The legal battle between American Idol creator Simon Fuller and Fox over The X-Factor is over. Sources confirm that the two sides have reached a confidential settlement and are moving to have the case dismissed with prejudice. Fuller filed a breach-of-contract lawsuit against the network and the production company Freemantle Media over The X-Factor just before it was set to debut in America.
In week two a number of Thursday shows saw big declines, led by ABC’s Charlie’s Angels and NBC’s Prime Suspect, which both slid double-digit percentages from last week. The X Factor may be the only new show to gain traction on Thursday nights, and even it was down from last week’s lower-than-expected debut.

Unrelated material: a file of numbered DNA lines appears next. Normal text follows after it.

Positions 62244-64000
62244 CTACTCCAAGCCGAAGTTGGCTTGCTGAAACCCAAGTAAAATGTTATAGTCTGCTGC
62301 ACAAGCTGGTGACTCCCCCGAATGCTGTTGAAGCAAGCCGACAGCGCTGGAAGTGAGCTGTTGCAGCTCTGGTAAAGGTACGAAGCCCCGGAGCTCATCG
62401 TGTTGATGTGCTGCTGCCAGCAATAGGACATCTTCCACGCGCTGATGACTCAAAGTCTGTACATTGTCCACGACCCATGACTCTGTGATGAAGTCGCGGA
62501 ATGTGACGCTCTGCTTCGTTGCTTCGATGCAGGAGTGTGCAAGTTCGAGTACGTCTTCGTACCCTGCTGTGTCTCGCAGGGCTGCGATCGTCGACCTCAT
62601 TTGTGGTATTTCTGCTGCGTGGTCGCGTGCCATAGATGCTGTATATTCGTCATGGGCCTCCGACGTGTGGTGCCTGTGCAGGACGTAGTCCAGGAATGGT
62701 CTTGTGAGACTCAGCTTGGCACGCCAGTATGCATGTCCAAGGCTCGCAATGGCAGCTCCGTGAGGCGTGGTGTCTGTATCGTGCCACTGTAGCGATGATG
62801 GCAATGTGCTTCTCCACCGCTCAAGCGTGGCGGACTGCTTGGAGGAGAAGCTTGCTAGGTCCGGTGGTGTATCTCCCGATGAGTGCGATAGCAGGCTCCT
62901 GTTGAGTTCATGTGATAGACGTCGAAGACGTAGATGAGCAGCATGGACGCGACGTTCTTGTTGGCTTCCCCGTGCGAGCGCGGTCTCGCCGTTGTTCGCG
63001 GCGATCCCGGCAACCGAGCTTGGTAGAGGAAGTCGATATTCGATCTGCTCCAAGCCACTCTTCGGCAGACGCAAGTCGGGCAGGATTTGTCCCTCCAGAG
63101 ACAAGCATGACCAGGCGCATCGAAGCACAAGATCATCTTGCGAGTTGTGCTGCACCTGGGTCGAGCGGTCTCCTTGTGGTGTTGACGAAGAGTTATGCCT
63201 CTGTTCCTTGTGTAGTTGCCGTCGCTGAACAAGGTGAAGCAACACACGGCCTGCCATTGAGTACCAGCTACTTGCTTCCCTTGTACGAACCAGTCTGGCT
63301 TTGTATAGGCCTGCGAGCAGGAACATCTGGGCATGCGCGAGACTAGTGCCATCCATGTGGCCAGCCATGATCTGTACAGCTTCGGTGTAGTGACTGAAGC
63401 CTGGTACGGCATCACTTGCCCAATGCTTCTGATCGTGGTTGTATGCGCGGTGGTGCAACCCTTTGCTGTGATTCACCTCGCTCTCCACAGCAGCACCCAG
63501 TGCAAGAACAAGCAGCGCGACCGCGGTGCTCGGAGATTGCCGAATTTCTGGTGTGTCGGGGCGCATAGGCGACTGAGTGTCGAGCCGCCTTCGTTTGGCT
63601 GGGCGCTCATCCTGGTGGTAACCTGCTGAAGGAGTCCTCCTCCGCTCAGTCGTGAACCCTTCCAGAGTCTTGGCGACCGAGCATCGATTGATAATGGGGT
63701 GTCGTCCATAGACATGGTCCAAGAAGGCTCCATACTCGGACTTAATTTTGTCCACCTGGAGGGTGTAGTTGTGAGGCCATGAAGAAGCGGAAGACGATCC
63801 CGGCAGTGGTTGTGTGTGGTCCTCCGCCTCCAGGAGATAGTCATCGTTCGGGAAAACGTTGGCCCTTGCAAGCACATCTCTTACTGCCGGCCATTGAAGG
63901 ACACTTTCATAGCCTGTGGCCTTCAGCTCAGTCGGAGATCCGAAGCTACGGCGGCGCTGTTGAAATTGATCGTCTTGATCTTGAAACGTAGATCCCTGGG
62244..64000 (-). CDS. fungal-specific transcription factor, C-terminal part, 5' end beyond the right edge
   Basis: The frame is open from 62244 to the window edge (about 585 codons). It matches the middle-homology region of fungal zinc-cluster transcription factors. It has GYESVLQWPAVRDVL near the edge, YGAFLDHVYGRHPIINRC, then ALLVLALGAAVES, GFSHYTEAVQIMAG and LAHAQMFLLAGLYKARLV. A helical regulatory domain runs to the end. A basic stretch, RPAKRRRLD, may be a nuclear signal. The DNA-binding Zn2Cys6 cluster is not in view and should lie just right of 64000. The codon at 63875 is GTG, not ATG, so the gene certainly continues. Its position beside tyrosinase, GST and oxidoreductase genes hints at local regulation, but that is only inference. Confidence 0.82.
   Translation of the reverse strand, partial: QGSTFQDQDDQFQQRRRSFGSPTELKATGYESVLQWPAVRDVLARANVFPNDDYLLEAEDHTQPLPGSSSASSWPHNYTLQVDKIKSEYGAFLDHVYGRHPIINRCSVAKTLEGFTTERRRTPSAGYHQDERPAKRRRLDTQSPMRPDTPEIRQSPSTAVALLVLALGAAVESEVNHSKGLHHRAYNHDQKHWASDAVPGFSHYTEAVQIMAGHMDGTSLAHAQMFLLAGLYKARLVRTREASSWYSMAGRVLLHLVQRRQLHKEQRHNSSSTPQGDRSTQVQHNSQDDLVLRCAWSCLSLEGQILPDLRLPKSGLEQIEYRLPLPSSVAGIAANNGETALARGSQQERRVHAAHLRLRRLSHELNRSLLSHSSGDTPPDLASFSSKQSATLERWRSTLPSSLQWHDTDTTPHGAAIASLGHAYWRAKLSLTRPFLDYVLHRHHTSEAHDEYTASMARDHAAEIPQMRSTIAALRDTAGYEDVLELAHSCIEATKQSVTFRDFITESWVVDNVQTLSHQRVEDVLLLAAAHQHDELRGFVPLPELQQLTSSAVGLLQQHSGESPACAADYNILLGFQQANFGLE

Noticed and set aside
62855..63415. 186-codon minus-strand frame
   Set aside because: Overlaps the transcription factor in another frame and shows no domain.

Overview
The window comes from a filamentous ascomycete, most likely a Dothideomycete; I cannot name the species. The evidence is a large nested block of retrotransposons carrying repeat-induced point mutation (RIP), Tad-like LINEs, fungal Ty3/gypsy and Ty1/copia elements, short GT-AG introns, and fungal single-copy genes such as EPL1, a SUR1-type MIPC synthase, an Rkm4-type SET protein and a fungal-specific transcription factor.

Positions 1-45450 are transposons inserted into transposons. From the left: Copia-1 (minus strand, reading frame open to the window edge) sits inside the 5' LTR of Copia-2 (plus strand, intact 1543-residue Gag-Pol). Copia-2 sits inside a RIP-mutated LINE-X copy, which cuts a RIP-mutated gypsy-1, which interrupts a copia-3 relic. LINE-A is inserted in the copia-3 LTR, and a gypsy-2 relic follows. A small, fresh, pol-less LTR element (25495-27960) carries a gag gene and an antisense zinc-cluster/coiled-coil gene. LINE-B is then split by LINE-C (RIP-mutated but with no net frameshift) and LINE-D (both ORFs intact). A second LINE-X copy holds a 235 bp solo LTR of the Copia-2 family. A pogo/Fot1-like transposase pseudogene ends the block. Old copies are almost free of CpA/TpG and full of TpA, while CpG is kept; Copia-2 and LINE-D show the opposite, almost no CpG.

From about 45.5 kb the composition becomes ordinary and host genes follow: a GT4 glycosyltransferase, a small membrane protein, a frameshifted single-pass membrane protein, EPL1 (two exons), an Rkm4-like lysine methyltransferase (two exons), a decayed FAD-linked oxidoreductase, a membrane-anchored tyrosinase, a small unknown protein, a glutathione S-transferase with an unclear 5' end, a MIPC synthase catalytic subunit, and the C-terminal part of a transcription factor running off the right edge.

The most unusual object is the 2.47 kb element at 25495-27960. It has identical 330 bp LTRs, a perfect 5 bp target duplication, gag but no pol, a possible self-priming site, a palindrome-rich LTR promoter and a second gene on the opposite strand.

The beverage giant, whose Pepsi has dropped to the No. 3 soft drink behind Diet Coke, took a pass on sponsoring American Idol when the show launched nine years ago. It’s not about to make the same mistake twice.
Fox quietly paid to fly one promotion exec from each of its affiliates to Los Angeles earlier this week for an X-Factor meeting that featured an appearance by Simon Cowell.
LONDON (AP) — Look out, America. Britain’s guilty pleasure, the cheesy “X Factor” TV show, is crossing the pond. Will it work? Or is the U.S. public tiring of Simon Cowell-powered TV extravaganzas? A record audience of nearly 20 million British viewers flocked to the “X Factor” Sunday night finale, which awarded a 1 million-pound […]